Virtual Learning and Children: Their Mental Health Matters Toocsudhbulletin October 11, 2020 0 COMMENTS
Katelynn Ruiz doing math homework from home. Photo by Melany Ruiz.
By Melany Ruiz, Assistant Opinion Editor
Every morning, I wake up to see my younger cousin at the kitchen table, twirling her hair and shaking her leg in desperation, with her headset on and her laptop keyboard clicking away as she types. Katelynn Ruiz is spending her fourth-grade year of school from the dining room table. Ruiz, like myself, is also an only child so we don’t really have anybody our age to play with, talk to, let alone interact with, besides our parents. Ruiz is stuck and is forced to put up with this new version of school all on her own.
To be quite honest, I feel like these teachers are leaving the children so much homework, on top of their Zoom classes when there is so much chaos surrounding 2020. Ruiz is on the computer for hours. Her very first class starts with math, followed by English, speech therapy, and even P.E.. On top of virtual classes, she has homework due after her last class at noon, and yes, she even has P.E. homework. I see her doing her push-ups from the living room.
“It’s hard for me. It’s hard to log in, with the meeting ID and the password. Sometimes [students] forget [to log onto Zoom],” Ruiz said.
I am so grateful that I can sit down with her, read those math word problems out loud, and read her favorite series“Judy Moody,” for her daily reading log. She doesn’t have her friends to learn alongside her. Unfortunately, only children also don’t have the advantage to play with someone else, Ruiz is forced to entertain herself on her own during her free time.
Ruiz has a speech impediment and displays early signs of dyslexia, which can cause her to take longer to finish her homework than other classmates. I can see her frustration after, she is glued to her computer for hours and is prohibited to do the things that she likes, such as watching Netflix, walking her dog, and even riding her bike. I have seen her cry because the whole day has passed by and she still has not completed her homework to go ride her bike.
For her English class, Ruiz was asked to write an “I Am” poem. Here are three sentences from the poem she wrote.
“I wonder when we will go back to school.
I hope we go back to school
I dream to go back to school”
They all mention school.
Eddie Oliva, a CSUDH student and parent, has a 7-year-old daughter, Layla, who is also an only child that is experiencing the first year of grade school within four walls.
“I feel Layla is losing from the school experience,” Oliva said. “These are some of the most important times of her life, and she’s missing out on a lot of experiences because of the way schools are being conducted now.”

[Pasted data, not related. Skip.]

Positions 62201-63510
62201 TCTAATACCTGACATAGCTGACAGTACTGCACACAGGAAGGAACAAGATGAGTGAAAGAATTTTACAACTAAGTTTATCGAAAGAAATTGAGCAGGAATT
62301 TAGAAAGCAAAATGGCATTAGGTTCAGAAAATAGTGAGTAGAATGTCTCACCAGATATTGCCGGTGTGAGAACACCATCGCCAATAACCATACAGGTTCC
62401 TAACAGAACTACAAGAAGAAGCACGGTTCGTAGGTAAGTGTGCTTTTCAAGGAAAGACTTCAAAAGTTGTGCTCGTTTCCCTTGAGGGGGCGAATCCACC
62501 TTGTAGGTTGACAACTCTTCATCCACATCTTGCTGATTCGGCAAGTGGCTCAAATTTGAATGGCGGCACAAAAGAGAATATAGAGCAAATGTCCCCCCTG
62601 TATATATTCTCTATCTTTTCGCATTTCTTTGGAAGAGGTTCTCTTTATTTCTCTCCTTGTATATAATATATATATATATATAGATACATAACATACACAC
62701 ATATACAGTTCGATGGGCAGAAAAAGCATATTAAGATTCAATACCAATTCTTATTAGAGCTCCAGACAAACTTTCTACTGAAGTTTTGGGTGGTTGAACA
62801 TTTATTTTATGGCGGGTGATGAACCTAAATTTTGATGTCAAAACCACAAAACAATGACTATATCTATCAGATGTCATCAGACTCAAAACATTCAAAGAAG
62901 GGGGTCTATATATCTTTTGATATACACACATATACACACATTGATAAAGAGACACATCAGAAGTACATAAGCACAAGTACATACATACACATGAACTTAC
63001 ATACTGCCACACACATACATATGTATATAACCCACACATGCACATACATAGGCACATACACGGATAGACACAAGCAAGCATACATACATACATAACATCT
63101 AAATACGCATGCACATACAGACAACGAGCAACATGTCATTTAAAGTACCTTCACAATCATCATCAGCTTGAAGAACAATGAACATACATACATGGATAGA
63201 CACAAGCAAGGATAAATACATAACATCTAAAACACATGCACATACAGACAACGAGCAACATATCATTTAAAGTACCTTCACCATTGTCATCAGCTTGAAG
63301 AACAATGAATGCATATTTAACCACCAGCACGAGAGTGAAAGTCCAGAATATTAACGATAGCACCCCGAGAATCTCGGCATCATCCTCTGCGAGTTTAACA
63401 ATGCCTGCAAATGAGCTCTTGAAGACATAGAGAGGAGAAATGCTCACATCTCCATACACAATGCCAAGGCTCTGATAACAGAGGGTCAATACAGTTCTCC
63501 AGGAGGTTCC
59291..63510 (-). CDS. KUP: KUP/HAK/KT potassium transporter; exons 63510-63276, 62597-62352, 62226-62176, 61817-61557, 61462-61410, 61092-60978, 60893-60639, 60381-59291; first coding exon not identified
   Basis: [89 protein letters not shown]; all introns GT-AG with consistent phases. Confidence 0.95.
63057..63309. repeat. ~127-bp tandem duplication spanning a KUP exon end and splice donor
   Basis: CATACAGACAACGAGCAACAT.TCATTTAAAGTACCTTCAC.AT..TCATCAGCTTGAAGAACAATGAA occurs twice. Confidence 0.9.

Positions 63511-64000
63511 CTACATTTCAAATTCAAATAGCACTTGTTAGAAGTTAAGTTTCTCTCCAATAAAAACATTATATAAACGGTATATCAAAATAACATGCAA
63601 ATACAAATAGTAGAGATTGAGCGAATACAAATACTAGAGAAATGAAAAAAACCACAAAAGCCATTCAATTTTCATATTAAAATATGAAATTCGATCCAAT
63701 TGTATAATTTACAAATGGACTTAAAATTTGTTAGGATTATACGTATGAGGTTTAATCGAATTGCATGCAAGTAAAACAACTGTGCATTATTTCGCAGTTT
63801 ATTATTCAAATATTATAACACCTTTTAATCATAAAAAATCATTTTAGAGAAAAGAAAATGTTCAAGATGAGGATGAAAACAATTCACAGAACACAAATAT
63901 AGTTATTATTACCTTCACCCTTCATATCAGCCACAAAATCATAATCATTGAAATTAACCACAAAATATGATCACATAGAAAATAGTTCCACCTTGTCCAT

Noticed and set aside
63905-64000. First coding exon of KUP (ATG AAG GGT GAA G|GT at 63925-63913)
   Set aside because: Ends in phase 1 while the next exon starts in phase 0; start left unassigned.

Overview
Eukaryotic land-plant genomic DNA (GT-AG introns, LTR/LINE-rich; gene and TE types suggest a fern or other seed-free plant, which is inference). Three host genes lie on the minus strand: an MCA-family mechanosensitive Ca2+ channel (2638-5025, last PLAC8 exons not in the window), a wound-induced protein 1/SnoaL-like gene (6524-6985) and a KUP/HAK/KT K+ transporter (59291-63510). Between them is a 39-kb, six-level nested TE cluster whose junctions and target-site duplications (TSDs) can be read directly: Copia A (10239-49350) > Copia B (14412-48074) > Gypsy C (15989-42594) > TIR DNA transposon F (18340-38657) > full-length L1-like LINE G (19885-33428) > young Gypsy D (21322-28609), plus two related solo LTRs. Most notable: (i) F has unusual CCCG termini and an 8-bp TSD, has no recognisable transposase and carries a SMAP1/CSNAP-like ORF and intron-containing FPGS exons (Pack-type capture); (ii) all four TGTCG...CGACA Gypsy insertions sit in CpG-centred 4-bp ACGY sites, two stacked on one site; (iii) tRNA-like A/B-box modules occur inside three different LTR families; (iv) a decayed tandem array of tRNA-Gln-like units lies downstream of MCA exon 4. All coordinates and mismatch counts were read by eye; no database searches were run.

Layla even said, “I don’t have school, it’s online. Not the same thing.”
Schools usually provide the materials that you need, such as, computers, internet, books, pencils, paper, etc. Ruiz was fortunate enough that her dad could buy her a computer and other materials, but I think about the kids who don’t have that same advantage.
One research from China showed that 22.6% of children reported depressive symptoms and 18.9% of children reported symptoms of anxiety on the related Emotional Disorders Screening. A second study done in the U.S found that 40.1% of parents reported observing signs of distress in their kids.
Seven months of the school year have been taken away from these children all due to a pandemic that can be difficult for them to understand. There is so much happening in the world. Of course, children may be unaware of these events, leaving their parents in possible distress from not being able to explain it to their kids. School was a place of distraction and engaging in learning for children, now that has sadly been taken away from them, they have no outlet to release their creativity. Having online school and homework on top of it all, I can only imagine the amount of stress and confusion they must be feeling.
As a college student, online school and work stress me out. I’ll tell you when my lifestyle shifted from going out all the time to staying at home, I was hit at an all-time low. Now imagine being a child, not fully grasping the understanding of why they are stuck at home? Why is school virtual? And why can’t I see my friends? Their mental health matters too.
Ruiz and Layla are stuck to put up with and figure out the education on their own. These elementary school level students don’t have phones, they can’t call or text their friends to “hang out.” They are set apart from the rest of the world and shut out from everything else going around them.
“Layla misses being in school surprisingly. Before virtual learning, she hated going to school,” Oliva said. “Now, she counts the days until she is able to go back and play with her friends.”